Coyotes, Pets, Rabiesby Karyn Zoldan on Sep. 30, 2011, under Animal News, Pet Health & Safety, Wildlife
Every time I turn around someone has a coyote story. My neighbor whose backyard has a drive thru alley and a chain link fence said a coyote was hungrily eying her 6-pound Chinese-crested dog even though her 35-pound Chow-Cattle dog mix was barking and growling her head off. When her husband came out wielding a golf club the coyote just stared back at him, hardly intimidated.
According to this 2009 article in the Christian Science Monitor, “A coyote can jump a six-foot fence and take a small dog or cat and be back in a flash – do it right in front of you.”
Last week I received a request from someone asking me to blog about two lost Chihuahuas that had slipped their harnesses and were missing. Apparently, during their walk in a midtown neighborhood a large dog had charged and the two small dogs slipped their harnesses in fear. Typically, I don’t post lost dogs or else I would be inundated. A second request had a more desperate tone and a top dollar reward. I decided to call the local number on the flyer (there was also a Texas area code). The timing could not have been worse as the woman had just found what she thought were the remains of one of her dogs in a wash ravaged by what she thought was a coyote. She thought the other dog got hit by a car.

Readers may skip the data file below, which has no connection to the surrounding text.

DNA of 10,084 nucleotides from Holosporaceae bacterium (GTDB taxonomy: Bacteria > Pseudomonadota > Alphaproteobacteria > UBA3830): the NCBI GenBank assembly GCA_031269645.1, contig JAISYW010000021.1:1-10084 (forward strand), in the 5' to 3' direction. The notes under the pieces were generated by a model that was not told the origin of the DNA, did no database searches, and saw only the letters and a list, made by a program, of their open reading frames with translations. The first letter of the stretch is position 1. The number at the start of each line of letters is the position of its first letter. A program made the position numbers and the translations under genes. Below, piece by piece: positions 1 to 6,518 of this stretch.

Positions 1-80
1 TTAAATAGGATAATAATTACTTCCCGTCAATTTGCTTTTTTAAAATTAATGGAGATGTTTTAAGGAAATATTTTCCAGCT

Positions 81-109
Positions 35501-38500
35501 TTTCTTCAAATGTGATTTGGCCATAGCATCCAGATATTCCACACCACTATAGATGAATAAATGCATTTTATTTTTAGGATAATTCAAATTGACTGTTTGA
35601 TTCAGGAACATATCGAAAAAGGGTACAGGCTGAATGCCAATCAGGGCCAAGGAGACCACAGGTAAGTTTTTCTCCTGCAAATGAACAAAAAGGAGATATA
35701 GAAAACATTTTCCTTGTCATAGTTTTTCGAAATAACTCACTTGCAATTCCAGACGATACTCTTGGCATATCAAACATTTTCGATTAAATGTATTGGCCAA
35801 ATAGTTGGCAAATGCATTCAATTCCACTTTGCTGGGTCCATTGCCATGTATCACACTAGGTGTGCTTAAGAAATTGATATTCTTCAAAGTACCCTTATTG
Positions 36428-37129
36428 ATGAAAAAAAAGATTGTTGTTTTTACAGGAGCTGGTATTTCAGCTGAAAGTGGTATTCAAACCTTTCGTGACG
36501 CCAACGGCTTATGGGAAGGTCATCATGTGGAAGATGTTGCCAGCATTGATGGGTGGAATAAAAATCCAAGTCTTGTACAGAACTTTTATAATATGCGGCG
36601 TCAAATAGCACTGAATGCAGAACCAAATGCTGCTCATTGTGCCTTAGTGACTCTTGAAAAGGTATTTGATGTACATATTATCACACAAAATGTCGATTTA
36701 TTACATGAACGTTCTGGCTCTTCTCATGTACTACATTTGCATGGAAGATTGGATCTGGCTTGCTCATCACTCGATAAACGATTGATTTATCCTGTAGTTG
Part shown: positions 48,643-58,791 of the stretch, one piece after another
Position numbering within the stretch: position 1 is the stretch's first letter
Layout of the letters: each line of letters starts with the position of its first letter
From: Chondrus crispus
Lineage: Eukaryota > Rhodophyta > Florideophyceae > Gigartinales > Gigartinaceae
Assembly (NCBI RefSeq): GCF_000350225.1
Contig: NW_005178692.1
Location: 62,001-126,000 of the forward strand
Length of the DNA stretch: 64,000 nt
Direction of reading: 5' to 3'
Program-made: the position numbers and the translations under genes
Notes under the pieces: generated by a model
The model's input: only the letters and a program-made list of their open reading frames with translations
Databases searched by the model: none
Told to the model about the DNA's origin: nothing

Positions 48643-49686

I know coyotes roamed this earth before we did but they do pose a real threat to pet owners. I’m still always amazed at how many people have outdoor cats. To me, that’s cat coyote roulette.
According to the Humane Society of Southern Arizona, a woman’s encounter with a pair of aggressive coyotes near Phoenix in the Ahwatukee Foothills serves as a reminder that the threat of rabies is very real. Coyotes can carry rabies, and although encounters are rare the risk is always there. Even large dogs can be targets. Having pets vaccinated will protect your pet from all potentially rabid animals.
Rabies’ symptoms include foaming at the mouth, erratic or hyperactive behavior, and/or fearful, paralyzed, or lethargic behavior. Refer to this page at the Arizona Game & Fish Department website for more urban coyote information. Call 911 or your closest Arizona Game and Fish Department office immediately if you see any animal with rabies symptoms.
The HSSA offers low-cost vaccination clinics three times a week at the Companions For Life Center. For more info, please visit the website.
(Photo is courtesy of Mark Evans)